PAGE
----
How to Write 2000 Words Coursework within 24 Hours

How to Write Coursework
Procrastination still exists because there are those that manage to procrastinate as much as possible, and still end up completing the work before the deadline, why? Because when things need to be done, you go and do them instead of sitting around fretting over them. If you are into online coursework writing, you might be a bit too familiar with working too close to the deadline and using smaller words to make a sentence longer so that you can increase the word count. However, if you are a person new to procrastination and have somehow found yourself a night away from the deadline with 2,000 words to write down, here is the guideline by a top coursework writing service that you can follow to complete your coursework:

Pick Your Workstation And Equipment:
Choose a quiet area where you know you won't be disturbed. You'll know whether you work better in the library or at home, but do not choose somewhere you've never been before. You need to be confident that you'll be comfortable and able to focus for as long as possible. Be organized and come equipped with two pens, a bottle of water, any notes you have and some snacks to use as mini-rewards. These will keep you going without having to take your eyes off the screen (apparently dark chocolate is the best option for concentration!).

Get Rid Of Social Media And Other Distraction:
Procrastination is a student's worst enemy (besides a hangover). Turn off your phone (or place it face down on silent) and resist the urge to check social media. Do not trust yourself? Temporarily deactivate your accounts or get a friend to change your passwords for 24 hours.

Plan A Schedule And Set Yourself Time Management Goals:
Time management is pretty necessary when you have 24 hours before a point in time. Assign yourself chunks of your time to reach certain milestones, as this breaks down the big daunting task and provides extra motivation every time you tick off one of the relatively easy mini-tasks. Let's say it's 9am and your coursework is due in first thing tomorrow morning. If you are wondering how to write a coursework faster, here's a feasible 14-hour timeline that you} can follow (remember this is just a brief outline of each stage – we go into more detail below!):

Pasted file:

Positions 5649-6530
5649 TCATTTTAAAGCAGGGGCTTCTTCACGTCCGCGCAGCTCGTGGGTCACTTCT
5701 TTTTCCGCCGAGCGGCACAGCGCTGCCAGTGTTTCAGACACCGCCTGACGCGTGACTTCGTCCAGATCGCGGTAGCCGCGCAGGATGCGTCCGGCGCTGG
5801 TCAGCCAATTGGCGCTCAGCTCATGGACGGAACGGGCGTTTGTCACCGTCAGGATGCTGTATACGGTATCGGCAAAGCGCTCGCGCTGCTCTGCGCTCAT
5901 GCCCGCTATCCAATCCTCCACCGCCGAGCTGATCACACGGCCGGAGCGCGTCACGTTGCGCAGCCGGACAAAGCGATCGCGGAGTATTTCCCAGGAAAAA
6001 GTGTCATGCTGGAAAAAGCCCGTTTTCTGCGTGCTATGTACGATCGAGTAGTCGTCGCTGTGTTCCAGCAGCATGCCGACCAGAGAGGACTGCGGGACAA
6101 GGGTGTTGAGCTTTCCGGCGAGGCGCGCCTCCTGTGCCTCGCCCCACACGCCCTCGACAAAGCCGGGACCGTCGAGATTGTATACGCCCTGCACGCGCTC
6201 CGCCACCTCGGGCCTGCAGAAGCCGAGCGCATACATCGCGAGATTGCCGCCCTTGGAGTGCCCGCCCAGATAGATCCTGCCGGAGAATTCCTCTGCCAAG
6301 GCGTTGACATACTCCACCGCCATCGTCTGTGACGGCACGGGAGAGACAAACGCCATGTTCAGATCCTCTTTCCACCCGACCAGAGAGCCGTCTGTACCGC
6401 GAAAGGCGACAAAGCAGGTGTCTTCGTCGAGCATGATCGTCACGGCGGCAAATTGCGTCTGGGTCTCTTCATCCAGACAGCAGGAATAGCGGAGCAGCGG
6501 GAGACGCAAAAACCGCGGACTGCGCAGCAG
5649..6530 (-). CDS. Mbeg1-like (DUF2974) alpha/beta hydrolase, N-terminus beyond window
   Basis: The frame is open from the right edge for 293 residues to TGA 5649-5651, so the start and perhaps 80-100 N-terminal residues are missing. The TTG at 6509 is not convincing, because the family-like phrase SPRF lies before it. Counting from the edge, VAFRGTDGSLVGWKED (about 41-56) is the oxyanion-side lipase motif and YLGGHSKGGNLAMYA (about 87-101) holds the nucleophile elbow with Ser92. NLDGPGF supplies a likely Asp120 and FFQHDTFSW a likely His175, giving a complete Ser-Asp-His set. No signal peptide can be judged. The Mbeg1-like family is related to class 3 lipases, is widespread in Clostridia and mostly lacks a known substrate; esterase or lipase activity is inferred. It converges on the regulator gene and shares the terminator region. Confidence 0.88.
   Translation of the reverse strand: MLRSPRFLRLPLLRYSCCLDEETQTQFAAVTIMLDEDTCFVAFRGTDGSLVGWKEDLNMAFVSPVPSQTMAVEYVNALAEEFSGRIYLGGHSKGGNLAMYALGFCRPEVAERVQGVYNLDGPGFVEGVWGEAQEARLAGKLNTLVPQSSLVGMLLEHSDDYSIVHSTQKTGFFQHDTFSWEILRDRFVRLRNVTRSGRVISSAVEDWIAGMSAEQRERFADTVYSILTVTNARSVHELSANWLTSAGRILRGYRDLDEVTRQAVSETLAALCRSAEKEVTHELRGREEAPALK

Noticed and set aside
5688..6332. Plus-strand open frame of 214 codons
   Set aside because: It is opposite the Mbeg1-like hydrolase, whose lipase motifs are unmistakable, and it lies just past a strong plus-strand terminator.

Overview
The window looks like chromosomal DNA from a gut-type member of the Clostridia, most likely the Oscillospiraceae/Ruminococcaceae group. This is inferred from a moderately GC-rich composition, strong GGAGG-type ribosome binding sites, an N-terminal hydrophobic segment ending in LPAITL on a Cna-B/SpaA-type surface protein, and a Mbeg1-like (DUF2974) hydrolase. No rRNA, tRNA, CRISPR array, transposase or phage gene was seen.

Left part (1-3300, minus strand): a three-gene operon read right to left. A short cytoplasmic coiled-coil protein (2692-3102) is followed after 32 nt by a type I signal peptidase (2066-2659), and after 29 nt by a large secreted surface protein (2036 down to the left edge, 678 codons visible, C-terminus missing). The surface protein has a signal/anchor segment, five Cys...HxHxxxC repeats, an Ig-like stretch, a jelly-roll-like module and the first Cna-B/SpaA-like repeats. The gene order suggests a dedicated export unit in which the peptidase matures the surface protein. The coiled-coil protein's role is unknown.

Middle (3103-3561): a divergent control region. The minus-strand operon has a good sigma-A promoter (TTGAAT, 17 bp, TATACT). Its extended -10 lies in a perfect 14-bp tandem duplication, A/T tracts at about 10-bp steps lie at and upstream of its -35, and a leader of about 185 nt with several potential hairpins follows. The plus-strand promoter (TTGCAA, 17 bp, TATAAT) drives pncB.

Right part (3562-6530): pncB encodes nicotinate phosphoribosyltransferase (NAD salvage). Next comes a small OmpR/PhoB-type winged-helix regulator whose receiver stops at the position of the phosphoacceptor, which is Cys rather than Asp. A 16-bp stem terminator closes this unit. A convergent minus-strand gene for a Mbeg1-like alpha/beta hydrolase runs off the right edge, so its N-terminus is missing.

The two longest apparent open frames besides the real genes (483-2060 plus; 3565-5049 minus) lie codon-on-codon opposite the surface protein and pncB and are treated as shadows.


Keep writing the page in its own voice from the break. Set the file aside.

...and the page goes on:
• 9am – 9.30am: choose your coursework questions and decide on your overall argument
  • 9.30am – 11am: write coursework and outline of your work
  • 11am – 11.45am: flesh out your introduction
  • 11.45am – 1pm: research quotes and references to back up your arguments
  • 1pm – 1.45pm: lunch break
  • 1.45pm – 6pm: write the body of the coursework
  • 6pm – 6.45pm: dinner break
  • 6.45pm – 10.30pm: edit, improve and meet the word count
  • 10.30pm – 11pm: print (if needed) and obtain everything ready for the morning.

Remember to schedule in a few short 10-minute breaks (one each 45–60 minutes so ought to do the trick). Giving your brain a rest is vital to keeping your overall productivity levels up, and stretching or doing some brief exercises also will help.

How To Write A Coursework Introduction Quickly:
It might seem a little counter-intuitive to start writing coursework before you've sourced all of your quotes and references, but there's a method to our madness. Writing all 2,000 words in one go is a pretty depressing thought, so anything you can do to break up the workload is a positive step. As your intro is unlikely to need many (if any) quotes, it makes sense to get the ball rolling and feel a sense of achievement as soon as you've planned your coursework and know where it's going. This way, when you sit down after lunch to tackle the main body of the coursework, you'll have already knocked a couple of hundred words off the word count.

How To Find Sources For Your Coursework:
Now it's time to gather the all-important information and quotes to support your arguments. It is important to limit the time you spend on this, as it is easy to get distracted when google presents you with copious amounts of irrelevant data. But you will find your coursework easier to write down if you're armed with lots of relevant data, so do not scrimp on it either.

Choose the keywords you're searching for wisely, and copy and paste any key ideas and quotes you find into a separate 'research' document. If you're using reference books rather than online resources, give yourself an extra 10 minutes to get anything that looks useful from the library. And, although it sounds obvious, remember to use the index. Don't worry too much about making it sound amazing at this point – just get stuck into introducing your argument and telling the reader how you'll support it. You can go back and make yourself sound smarter later on when you are at the editing stage. Create a mini-outline in your introduction therefore you signpost exactly what it is you're planning to argue.

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